10.     A multipronged approach is needed to promote the well-being of healthcare staff, and help them achieve a state of personal fulfilment and engagement that leads to joy in work and improves the care provided to patients. It is heartening to note that our public hospitals have in place cluster- and institutional- level committees and workgroups to improve staff well-being. For example, the National Healthcare Group runs the Staff Support Staff (3S) Programme, while SingHealth Duke-NUS Institute of Patient Safety and Quality offers the Resilience in Academic Medicine (RAM) Train-the-Trainer Programme. The RAM Programme, which aims to build a strong pool of master trainers across SingHealth has trained close to 80 doctors, nurses, allied health professionals and administrators. They will then go on to cascade the learnings to their colleagues.

11.   In January 2018, Changi General Hospital (CGH) introduced the ReXilience Programme, which aims to strengthen the resilience of healthcare professionals and organisations by raising awareness of the importance of mental and emotional well-being. To date, CGH has trained close to 750 participants from various sectors including healthcare, transport, and finance.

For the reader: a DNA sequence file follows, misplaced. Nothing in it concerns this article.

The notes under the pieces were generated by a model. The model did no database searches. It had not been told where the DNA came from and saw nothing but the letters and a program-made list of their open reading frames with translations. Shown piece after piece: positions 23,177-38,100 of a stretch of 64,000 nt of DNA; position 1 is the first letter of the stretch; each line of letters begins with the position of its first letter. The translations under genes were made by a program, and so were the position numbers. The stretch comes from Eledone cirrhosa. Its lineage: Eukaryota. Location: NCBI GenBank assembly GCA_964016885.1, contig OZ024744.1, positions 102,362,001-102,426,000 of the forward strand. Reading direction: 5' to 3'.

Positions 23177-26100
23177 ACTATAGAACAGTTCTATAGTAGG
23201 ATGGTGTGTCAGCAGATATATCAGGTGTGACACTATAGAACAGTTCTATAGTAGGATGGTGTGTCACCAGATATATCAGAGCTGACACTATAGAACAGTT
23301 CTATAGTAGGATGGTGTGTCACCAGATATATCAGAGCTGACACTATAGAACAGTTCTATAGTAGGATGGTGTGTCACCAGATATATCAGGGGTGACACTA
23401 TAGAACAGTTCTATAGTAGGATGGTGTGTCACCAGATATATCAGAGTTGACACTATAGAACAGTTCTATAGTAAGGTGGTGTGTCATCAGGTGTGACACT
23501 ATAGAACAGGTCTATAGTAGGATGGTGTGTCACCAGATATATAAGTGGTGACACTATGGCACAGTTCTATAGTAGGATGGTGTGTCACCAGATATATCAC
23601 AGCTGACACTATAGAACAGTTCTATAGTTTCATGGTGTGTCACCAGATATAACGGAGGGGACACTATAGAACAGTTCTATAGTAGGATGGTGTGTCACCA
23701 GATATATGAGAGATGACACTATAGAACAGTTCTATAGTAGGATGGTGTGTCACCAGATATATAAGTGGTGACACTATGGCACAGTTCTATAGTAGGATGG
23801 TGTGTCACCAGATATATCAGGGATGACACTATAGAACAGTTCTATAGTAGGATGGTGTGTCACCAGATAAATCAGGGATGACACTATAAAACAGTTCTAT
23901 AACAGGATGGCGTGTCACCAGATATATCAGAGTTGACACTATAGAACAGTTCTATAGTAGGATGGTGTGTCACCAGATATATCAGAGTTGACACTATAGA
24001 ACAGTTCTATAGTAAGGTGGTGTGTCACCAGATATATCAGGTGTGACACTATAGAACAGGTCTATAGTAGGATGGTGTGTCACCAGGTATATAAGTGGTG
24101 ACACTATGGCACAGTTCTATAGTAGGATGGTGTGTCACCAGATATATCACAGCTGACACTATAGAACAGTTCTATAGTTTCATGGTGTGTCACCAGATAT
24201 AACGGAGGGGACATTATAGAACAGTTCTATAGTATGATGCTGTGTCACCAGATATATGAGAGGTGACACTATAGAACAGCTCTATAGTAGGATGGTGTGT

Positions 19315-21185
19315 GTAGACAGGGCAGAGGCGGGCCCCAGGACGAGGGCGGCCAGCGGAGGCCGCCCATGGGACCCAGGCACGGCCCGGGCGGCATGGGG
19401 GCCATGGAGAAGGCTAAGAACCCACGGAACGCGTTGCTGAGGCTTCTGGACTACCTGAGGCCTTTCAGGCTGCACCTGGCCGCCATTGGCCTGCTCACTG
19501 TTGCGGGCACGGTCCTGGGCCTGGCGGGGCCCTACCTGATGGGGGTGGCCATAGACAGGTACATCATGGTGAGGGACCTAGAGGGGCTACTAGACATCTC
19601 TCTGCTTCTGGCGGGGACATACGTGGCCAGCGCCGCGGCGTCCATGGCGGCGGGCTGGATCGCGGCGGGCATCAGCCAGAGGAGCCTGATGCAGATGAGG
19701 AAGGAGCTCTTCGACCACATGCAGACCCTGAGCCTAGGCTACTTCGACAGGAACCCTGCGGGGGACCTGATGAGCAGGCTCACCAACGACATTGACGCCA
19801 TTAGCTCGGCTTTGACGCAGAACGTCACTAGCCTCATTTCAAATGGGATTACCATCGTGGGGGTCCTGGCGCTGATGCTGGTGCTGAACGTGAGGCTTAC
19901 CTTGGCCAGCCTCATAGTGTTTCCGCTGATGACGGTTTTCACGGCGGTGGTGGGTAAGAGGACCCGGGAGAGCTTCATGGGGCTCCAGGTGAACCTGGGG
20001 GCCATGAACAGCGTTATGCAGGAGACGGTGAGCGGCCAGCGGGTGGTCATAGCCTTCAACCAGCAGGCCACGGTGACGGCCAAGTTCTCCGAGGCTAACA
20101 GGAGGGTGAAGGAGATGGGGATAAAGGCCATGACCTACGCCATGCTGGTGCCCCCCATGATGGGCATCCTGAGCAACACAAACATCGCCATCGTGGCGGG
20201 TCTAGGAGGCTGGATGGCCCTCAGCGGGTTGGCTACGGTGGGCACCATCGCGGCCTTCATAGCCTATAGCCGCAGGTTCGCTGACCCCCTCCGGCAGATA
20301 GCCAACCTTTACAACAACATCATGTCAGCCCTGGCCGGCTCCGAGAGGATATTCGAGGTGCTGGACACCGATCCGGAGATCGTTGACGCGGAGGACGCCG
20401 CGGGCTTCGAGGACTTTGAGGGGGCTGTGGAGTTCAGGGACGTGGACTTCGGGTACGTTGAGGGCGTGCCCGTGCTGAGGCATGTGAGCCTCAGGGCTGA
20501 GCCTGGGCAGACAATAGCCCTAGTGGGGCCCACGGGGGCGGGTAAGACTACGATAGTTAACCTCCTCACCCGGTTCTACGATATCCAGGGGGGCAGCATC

12.    There are also initiatives in place to help healthcare educators identify signs of distress or burnout early. One example is the ‘Casa’ initiative by SingHealth Internal Medicine Residency Programme, which aims to promote a nurturing and collegial work environment. Each Casa consists of about 20 Residents and two mentors who meet once every two months to share their concerns and provide peer support to one another. The sessions also allow the mentors to pick up any signs of distress or burnout in their group members early. To date, more than 160 SingHealth Residents have participated in the Casa initiative.

Recognising Outstanding Educators

13.     This morning, I would like to extend my appreciation to all the educators in SingHealth and Duke-NUS who have worked tirelessly to groom the next generation of healthcare professionals. There are constant challenges in balancing teaching, research and service provision but you have remained committed to your calling.